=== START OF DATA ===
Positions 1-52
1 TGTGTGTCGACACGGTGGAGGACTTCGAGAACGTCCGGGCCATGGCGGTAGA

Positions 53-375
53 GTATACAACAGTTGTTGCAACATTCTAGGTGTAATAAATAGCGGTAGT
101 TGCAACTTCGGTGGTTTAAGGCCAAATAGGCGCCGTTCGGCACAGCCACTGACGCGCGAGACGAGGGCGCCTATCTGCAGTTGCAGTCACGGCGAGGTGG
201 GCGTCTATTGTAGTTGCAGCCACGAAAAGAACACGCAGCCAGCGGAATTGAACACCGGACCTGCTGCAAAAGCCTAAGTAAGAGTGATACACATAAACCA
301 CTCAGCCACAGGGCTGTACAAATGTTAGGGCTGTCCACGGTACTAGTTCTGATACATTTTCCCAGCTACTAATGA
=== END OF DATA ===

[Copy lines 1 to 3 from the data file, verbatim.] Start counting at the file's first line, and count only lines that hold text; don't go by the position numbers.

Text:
Positions 1-52
1 TGTGTGTCGACACGGTGGAGGACTTCGAGAACGTCCGGGCCATGGCGGTAGA

Positions 53-375